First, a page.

My interest in summer movies, it seems, is directly proportional to my age. As I march steadfastly toward soft food and cataracts, I find that every year I care less and less about summer blockbusters. When I was younger, June and July were when I saw the best movies of the year. They promised invading aliens, massive explosions and Will Smith. The traditional emotions associated with summer, those of freedom, love and unlimited ammo are still present. Those values are splashed across billboards and trailers annually and will continue in perpetuity.
As I age though, my summer loves have shifted towards autumn reflection and winter sadness. Now, the films I look forward to are released between November and February. This isn’t to say that summer is devoid of worthwhile film experiences. It’s just that the best stories are more wistful than overbearing. Blockbusters are about spectacle; they leave little room for contemplation. This summer is no different. There are a few films that may be marvels of visual technique, but still hold on to the important story element. There are also a few indie films that might be worth attention. Below, you’ll find my picks for summer movies that may be more than worth the ticket price.
The Cave of Forgotten Dreams
I would be remiss if I didn’t include a film from the Arts and Education Council’s Independent Film Series. Like the last one, the AEC is using tugg.com to bring us the best in independent films that ordinarily don’t come to a city like ours. “The Cave of Forgotten Dreams” is a Werner Herzog film that gives audiences a once-in-a-lifetime look into the Chauvet Cave in Southern France, an incredible natural structure where some of the world’s oldest cave paintings are found. This film is presented in 3D in order to show audiences the unique contours of the cave walls and the artistry needed to effectively use that space. While I am generally skeptical of the use of 3D, here it was used for a specific and understandable reason, rather than for throwing various objects at the screen. In order for this film to be brought here, the AEC has to sell 80 tickets by May 30. So please, for the sakes of documentary fans across our fair city, go buy a ticket.
Ridley Scott returns to his roots in the sci-fi/horror genre with a film about deadly aliens. Whether this film is a prequel to his popular “Alien” franchise is debatable at this point (it is, then it isn’t, then it is—I can’t really keep track), but the trailers show a definite return to the dark, claustrophobic fear atmosphere that defined the series. Assuming that Scott has created an original story (or at least a new monster), “Prometheus” will hopefully make for an engaging, edge-of-your-seat experience that summer movies are known for. Delightfully, the film has received an “R” rating, meaning that the violence won’t be toned down for teen audiences; I think the film will be better served by staying true to the franchise with excessive blood and gore.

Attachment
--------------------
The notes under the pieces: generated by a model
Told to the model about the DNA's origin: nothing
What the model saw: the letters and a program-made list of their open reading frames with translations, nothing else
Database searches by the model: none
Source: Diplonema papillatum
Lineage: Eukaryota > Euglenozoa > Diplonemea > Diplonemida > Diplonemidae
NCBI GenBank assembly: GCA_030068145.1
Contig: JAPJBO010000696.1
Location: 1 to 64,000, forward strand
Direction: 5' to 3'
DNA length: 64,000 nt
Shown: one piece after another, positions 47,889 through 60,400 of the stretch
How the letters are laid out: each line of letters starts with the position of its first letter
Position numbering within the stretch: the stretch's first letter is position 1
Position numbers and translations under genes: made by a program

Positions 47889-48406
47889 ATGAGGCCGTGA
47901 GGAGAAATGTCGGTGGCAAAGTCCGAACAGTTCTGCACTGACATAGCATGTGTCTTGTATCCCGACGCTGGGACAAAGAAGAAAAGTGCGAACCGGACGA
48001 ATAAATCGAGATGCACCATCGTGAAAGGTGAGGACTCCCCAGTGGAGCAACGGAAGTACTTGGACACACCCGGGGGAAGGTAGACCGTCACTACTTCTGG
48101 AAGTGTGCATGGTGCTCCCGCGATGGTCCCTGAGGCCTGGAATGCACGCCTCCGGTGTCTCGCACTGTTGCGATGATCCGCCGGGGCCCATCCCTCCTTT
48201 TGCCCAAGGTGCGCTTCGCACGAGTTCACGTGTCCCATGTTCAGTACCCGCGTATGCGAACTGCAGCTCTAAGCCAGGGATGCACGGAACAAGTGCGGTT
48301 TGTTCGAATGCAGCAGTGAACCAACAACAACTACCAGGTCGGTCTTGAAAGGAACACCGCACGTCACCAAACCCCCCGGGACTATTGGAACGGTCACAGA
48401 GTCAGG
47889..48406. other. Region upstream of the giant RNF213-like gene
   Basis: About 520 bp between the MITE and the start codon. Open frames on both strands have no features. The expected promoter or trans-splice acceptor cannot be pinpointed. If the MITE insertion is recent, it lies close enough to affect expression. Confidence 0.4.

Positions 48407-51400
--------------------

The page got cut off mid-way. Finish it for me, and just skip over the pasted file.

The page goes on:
Safety Not Guaranteed
Here we have a film that has an unfortunate release date. It is opening against “Prometheus,” one of the biggest films of the summer, and as a result won’t be seen by many people. It’s based on a popular Internet meme involving an actual classified ad from a man seeking a time travel companion. The respondent needs to “bring [their] own weapons” as the man “has only done this once before.” It stars the charming and sardonic Aubrey Plaza as part of an investigative team for a magazine seeking out the man who placed the advertisement. As with all indie comedies, this one will likely be eccentric and understated. It may not hit immediately, but with any luck, those that seek it out will be pleasantly surprised.
Seeking a Friend for the End of the World
With the Mayan apocalypse fast approaching, “end-of-the-world” films are going to be fairly commonplace. Last year, we had great ones like “Melancholia” and “Take Shelter.” Those are serious and complicated films. This one, starring Steve Carrell and Keira Knightly, is a more lighthearted take on annihilation. The trailer indicates a film that shows the sad and desperate alongside the absurd and farcical; sometimes it takes a comedy to really show every aspect of humanity. It’s an interesting idea from a first-time director, one that is full of great opportunities for wonderful storytelling. There is a strong chance here for an honest and charismatic film.
The Dark Knight Rises
“The Dark Knight Rises” is this summer’s only challenger to “The Avengers” domination in terms of box office return. They are films with wildly different tones, despite falling under the mutual umbrella of comic book movies. Christopher Nolan has taken the Batman franchise and returned it to the darkness from which it spawned. Where The Avengers are notably heroic, Nolan’s Batman has been at times unsettling and dangerous. This film concludes the trilogy that redefined the character for most audiences and confirmed what fans have known all along about the Caped Crusader. These films have been as realistic as possible and “The Dark Knight Rises” will be no different. Expect a compelling conclusion to a powerful series.
There are, of course, other films that I didn’t have room to expand on here. Films such as Disney’s “Brave” and “The Amazing Spider-man” are sure to be crowd pleasers. Other films like “Ruby Sparks” and “Abraham Lincoln: Vampire Hunter” are bound to touch a chord with smaller groups of movie goers. And of course, the Arts and Education Council will continue to pull great independent films into our theaters. So, don’t worry so much about going outside this summer; it’s hot and people might try to talk to you. Go see a movie instead.
John DeVore will appear on Channel 12 WDEF-TV’s “Prime News at 7” on May 30 to discuss upcoming summer movies.